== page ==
Sproud Doesn't Need To Be Punk To Be Cool
by Rudy Sanchez on 02/05/2020 | 3 Minute Read
The Swedes have been facing an identity crisis lately. The country loves to drink milk, as the average Scandinavian drinks about 98 liters of moo juice annually, but Sweden is also one of the most eco-conscious nations around, leading many in the country to question their affinity for the dairy industry given its impact on the planet.
It’s little surprise then that many innovations in the development of plant-based milk alternatives herald from the land of Volvos and self-assembled furniture.
The alt-milk space in Sweden is so competitive that standing out and getting noticed is going to be a challenge. These brands can’t solely rely on their ecological credentials to grab consumer attention, as was the case for Sproud, a Swedish-based vegan milk substitute made from peas. To create a visual identity and branding that rose above the crowd, Sproud enlisted the talents of agency Martin Kann Group.
“The Swedish alt-milk market has developed rapidly over the last several years. and that's led to strong competition within the segment," says Martin Kann, founder and creative director for Martin Kann Group. "The design strategy is to significantly stand out in the alt-milk shelf from a distance. After getting the customers' attention, the value proposition, unique selling propositions, and information are shown on the side and back of the packaging."
Sproud’s visual branding makes use of black and white angular stripes for the principle product in their line, subbing out white for colors reflective of flavors in their vegan protein powders. The stark, yet eye-catching packaging is reminiscent of a classic Ingmar Bergman film without the bleakness of unrequited love and loneliness; Sproud is strong without being pushy, different without being weird, and smart without pretension.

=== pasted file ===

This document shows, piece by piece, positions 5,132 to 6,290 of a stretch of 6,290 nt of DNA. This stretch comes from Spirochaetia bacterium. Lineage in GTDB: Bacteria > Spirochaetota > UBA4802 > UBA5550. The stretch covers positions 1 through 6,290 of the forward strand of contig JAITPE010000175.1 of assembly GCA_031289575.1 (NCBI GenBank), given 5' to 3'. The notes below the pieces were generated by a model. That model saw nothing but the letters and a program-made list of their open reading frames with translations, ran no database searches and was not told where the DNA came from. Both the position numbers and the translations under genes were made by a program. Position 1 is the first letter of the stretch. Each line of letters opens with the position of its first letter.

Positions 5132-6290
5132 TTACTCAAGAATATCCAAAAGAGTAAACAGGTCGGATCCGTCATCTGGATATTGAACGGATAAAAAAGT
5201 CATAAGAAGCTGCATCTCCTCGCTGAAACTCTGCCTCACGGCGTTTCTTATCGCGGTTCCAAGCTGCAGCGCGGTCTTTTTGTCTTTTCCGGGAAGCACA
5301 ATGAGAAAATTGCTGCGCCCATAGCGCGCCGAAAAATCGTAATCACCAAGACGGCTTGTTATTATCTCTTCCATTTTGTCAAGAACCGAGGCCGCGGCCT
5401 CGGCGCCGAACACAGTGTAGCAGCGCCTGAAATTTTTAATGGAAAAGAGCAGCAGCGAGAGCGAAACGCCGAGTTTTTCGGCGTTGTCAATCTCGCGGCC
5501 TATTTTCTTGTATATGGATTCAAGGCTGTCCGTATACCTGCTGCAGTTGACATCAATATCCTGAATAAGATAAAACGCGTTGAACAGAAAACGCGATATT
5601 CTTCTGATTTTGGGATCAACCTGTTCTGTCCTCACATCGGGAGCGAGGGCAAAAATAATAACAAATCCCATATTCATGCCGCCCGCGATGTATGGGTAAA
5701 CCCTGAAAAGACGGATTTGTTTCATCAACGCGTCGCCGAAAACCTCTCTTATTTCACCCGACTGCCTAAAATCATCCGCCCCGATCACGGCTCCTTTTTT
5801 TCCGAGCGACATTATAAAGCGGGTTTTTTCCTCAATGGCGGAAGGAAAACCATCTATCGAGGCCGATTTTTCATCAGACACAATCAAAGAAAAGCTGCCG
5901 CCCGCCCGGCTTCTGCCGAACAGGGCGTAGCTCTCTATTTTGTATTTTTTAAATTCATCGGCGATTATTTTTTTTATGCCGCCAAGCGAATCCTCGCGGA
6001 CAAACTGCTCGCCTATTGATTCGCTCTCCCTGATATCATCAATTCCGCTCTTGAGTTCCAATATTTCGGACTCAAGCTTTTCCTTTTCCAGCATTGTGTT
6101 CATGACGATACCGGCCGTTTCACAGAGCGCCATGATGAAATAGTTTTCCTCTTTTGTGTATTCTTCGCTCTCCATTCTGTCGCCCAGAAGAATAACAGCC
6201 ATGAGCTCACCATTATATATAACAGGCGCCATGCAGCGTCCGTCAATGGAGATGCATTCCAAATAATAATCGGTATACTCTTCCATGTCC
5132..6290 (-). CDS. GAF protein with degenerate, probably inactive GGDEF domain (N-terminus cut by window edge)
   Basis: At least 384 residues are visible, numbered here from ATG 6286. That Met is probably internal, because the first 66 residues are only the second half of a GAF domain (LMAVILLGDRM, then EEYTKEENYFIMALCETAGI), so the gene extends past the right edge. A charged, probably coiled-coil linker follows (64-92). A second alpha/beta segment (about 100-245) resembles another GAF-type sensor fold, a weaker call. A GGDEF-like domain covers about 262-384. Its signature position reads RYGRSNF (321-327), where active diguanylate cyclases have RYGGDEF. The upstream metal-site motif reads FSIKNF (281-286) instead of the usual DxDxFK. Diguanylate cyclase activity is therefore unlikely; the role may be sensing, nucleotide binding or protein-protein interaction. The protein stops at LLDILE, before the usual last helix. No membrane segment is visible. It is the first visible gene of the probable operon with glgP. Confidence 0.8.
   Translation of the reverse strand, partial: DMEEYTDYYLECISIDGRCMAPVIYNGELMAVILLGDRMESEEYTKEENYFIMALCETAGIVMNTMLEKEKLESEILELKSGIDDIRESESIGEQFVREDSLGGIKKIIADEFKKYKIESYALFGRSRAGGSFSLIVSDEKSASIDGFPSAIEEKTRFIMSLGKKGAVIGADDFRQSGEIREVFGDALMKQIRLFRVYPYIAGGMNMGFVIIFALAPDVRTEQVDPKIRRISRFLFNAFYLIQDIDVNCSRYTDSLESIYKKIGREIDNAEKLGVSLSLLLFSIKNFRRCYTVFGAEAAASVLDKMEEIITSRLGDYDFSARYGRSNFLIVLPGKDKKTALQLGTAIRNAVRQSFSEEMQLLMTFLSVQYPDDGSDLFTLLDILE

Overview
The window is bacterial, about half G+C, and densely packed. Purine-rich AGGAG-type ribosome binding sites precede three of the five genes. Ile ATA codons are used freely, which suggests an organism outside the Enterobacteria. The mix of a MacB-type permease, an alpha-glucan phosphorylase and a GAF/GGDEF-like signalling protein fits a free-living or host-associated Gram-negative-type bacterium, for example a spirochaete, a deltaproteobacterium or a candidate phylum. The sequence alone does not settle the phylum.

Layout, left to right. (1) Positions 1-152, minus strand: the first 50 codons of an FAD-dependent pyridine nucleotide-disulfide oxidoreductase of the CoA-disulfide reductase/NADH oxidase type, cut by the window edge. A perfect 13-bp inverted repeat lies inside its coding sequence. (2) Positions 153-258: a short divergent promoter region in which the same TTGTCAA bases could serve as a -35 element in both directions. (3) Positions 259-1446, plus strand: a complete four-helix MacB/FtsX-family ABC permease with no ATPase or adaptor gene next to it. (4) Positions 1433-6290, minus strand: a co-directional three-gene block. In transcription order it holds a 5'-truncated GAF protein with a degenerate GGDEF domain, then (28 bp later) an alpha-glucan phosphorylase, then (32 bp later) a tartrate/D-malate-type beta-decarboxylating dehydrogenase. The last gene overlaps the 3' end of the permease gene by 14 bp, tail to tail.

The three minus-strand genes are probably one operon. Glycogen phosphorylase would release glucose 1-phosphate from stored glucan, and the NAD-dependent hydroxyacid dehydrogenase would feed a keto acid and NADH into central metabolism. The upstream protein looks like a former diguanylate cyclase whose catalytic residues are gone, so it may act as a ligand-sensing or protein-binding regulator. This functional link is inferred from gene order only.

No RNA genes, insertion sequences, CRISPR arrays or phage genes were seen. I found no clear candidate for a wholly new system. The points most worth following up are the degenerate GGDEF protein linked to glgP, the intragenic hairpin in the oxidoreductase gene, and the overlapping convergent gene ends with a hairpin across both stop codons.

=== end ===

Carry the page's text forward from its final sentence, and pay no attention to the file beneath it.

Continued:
“The Swedish alt-milk market is characterized and dominated by Oatly, an alt-milk brand based on oats that launched seven years ago with prizewinning DIY style communication and design," Martin says. "So the challenge for Sproud was like trying to be heard in a classroom dominated by a shouting punk-rocker."
Oatly’s branding is rebellious and lo-fi, with the oat-milk maker regularly giving the dairy industry the single-finger salute. Sproud, instead, finds its own lane, drawing attention to itself by being chic and effortlessly cool.
Martin Kann, his team, and WeMake-the client and startup company behind Sproud-worked quickly, forgoing the typical brief, iterating while developing the brand in real-time.
“WeMake is the startup company behind Sproud," Martin says. "As with many startups, it was a very fast process that resulted in a brief that we invented along the way."
Drawing cues from visual warnings and cautions that dot the urban landscape, Sproud’s look inspires the viewer to stop as it clashes with the competition’s packaging. “The overall design is inspired by classic attention signage you can find in a public space or at a construction site to stand out from a cluttered background,” Martin says.
In less than two years, Sproud has seen success in its home market of Sweden, across the rest of Scandinavia, the UK, and is now making its way across the Atlantic into the US and Canadian market, where punk rockers Oatly have already caused a stir, leading to shortages and cartons getting sold at a significant markup.
Sproud debuted in 2018, not in an alt-milk versus dairy-milk bloodbath, but going against other large, more established plant-milk brands such as Oatly. Rather than focus on the ecological benefits of their pea-based milk or follow along with the “anti-dairy” vibe of similar brands, Sproud found success through stark and bold visuals to draw consumers in, and the hope is that the same strategy will translate in other markets like the US, where oat milk sales have risen over 630% into a $52 million market showing little signs of slowing down.